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Posted: Sep 30, 2015
At the edge of a quantum gas (w/video)
(Nanowerk News) Joint Quantum Institute (JQI) scientists have achieved a major milestone in simulating the dynamics of condensed-matter systems – such as the behavior of charged particles in semiconductors and other materials – through manipulation of carefully controlled quantum-mechanical models.
Going beyond their pioneering experiments in 2009 (the creation of “artificial magnetism”), the team has created a model system in which electrically neutral atoms are coaxed into performing just as electrons arrayed in a two-dimensional sheet do when they are exposed to a strong magnetic field.
The scientists then showed for the first time that it is possible to tune the model system such that the atoms (acting as electron surrogates) replicate the signature “edge state” behavior of real electrons in the quantum Hall effect (QHE), a phenomenon which forms the basis for the international standard of electrical resistance. The researchers report their work in the 25 September issue of the journal Science ("Visualizing edge states with an atomic Bose gas in the quantum Hall regime").
Graphic depiction of atoms occupying edge states in an optical lattice. By adjusting the properties of laser beams, researchers produced dynamics characteristic of real materials exhibiting the quantum Hall effect. Specifically, as would be expected of electrons, atoms in the bulk interior (here depicted as grey spheres) of the lattice behaved like insulators. But those at the lattice edges (yellow spheres) exhibited a distinctive "skipping"motion. (Image: E. Edwards/JQI)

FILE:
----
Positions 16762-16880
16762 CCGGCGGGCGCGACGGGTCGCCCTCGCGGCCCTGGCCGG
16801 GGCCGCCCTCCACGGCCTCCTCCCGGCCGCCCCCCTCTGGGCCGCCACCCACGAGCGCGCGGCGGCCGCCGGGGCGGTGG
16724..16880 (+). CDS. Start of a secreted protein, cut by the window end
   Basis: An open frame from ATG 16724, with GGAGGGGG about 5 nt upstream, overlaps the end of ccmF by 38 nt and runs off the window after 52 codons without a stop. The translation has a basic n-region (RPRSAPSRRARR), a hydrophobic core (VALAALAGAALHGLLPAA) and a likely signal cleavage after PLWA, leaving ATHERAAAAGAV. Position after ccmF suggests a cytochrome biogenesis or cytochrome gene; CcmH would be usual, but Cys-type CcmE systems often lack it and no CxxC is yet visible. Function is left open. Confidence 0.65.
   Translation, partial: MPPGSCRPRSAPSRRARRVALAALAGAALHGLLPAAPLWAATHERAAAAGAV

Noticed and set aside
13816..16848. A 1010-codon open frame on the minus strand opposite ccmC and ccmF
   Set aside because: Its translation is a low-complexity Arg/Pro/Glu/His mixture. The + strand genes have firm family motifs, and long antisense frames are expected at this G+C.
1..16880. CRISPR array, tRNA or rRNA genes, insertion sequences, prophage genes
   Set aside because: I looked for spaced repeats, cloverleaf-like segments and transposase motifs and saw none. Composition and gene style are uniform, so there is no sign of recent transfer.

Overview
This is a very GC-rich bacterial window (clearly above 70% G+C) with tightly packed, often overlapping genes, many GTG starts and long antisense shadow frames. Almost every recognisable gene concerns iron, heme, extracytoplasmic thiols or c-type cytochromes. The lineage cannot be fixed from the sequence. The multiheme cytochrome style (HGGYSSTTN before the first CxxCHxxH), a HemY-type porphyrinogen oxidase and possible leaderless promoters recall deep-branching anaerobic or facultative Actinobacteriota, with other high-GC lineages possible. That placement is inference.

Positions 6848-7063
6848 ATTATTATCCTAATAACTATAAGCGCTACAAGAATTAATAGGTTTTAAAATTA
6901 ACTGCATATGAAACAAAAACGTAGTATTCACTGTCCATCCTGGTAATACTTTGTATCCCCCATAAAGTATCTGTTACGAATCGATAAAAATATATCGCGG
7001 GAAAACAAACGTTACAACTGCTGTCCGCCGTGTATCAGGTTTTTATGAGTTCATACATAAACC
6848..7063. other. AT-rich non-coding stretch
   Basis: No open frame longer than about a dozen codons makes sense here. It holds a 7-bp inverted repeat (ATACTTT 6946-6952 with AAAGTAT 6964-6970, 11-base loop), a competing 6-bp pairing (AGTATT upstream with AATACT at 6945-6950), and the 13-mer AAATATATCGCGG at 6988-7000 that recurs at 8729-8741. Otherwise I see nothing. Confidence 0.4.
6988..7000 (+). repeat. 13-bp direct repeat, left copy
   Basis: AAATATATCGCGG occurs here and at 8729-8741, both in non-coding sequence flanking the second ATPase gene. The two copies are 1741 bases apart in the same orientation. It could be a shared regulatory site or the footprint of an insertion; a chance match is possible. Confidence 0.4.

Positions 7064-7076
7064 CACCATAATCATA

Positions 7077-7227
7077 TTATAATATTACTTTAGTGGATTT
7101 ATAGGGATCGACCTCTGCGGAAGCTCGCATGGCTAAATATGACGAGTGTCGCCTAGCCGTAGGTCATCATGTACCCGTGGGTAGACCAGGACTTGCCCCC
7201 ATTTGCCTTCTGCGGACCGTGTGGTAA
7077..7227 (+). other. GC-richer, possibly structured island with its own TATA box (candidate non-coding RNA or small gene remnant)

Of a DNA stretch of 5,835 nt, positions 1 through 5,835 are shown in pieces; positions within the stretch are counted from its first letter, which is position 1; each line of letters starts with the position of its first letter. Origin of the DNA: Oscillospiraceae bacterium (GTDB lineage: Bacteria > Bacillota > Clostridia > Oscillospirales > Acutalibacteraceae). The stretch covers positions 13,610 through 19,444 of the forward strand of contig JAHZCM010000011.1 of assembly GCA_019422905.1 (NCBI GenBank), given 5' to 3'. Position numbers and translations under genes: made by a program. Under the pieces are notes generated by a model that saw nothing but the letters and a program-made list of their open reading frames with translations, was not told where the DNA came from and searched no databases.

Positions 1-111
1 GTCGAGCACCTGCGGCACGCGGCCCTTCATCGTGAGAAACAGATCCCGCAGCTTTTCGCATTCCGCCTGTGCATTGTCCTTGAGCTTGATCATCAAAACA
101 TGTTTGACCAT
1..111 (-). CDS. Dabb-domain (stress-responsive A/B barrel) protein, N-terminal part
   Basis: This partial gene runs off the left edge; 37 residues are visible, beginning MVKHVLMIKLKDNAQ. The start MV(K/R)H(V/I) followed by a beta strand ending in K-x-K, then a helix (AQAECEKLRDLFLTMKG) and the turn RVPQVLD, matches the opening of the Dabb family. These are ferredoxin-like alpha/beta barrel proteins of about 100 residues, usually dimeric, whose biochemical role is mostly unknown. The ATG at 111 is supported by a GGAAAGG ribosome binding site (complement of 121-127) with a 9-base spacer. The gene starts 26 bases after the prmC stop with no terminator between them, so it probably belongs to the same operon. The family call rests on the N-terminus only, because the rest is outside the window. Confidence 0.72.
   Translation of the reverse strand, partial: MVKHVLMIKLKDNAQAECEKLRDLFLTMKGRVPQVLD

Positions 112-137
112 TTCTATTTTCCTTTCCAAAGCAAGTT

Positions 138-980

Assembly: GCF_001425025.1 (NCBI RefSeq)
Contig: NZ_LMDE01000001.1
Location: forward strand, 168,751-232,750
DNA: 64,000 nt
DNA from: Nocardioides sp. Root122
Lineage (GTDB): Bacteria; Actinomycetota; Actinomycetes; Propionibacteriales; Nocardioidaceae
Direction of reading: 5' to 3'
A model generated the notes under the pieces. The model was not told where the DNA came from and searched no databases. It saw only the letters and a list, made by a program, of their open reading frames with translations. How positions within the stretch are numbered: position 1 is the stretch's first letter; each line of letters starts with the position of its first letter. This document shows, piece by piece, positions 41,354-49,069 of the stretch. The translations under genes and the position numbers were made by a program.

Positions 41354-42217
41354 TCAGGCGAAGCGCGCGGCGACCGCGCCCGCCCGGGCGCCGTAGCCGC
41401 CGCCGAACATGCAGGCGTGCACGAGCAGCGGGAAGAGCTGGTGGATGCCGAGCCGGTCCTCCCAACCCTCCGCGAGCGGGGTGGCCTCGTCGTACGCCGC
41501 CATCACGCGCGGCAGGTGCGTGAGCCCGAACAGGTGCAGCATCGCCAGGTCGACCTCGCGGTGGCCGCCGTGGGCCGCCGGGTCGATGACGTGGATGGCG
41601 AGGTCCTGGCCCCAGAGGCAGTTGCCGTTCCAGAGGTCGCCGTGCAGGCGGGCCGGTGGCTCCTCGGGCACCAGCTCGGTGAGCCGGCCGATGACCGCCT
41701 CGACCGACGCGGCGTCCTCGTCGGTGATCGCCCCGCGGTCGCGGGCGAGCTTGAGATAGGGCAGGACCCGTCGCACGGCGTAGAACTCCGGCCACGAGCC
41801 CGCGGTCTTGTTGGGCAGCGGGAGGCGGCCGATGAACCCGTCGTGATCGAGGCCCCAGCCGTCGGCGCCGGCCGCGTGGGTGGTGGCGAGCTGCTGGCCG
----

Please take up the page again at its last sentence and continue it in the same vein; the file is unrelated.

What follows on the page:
“This whole line of research enables experiments in which charge-neutral particles behave as if they were charged particles in a magnetic field,” said JQI Fellow Ian Spielman, who heads the research team at NIST’s Physical Measurement Laboratory.
“To deepen our understanding of many-body physics or condensed-matter-like physics – where the electron has charge and many important phenomena depend on that charge – we explore experimental systems in which the components have no electrical charge, but act in ways that are functionally equivalent and can be described by the same equations,” Spielman said.
Such quantum simulators are increasingly important, as electronic components and related devices shrink to the point where their operation grows increasingly dependent on quantum-mechanical effects, and as researchers struggle to understand the fundamental physics of how charges travel through atomic lattices in superconductors or in materials of interest for eventual quantum information processing.
Quantum effects are extremely difficult to investigate at the fundamental level in conventional materials. Not only is it hard to control the numerous variables involved, but there are inevitably defects and irregularities in even carefully prepared experimental samples. Quantum simulators, however, offer precise control of system variables and yield insights into the performance of real materials as well as revealing new kinds of interacting quantum-mechanical systems.
“What we want to do is to realize systems that cannot be realized in a condensed-matter setting,” Spielman said. “There are potentially really interesting, many-body physical systems that can’t be deployed in other settings.”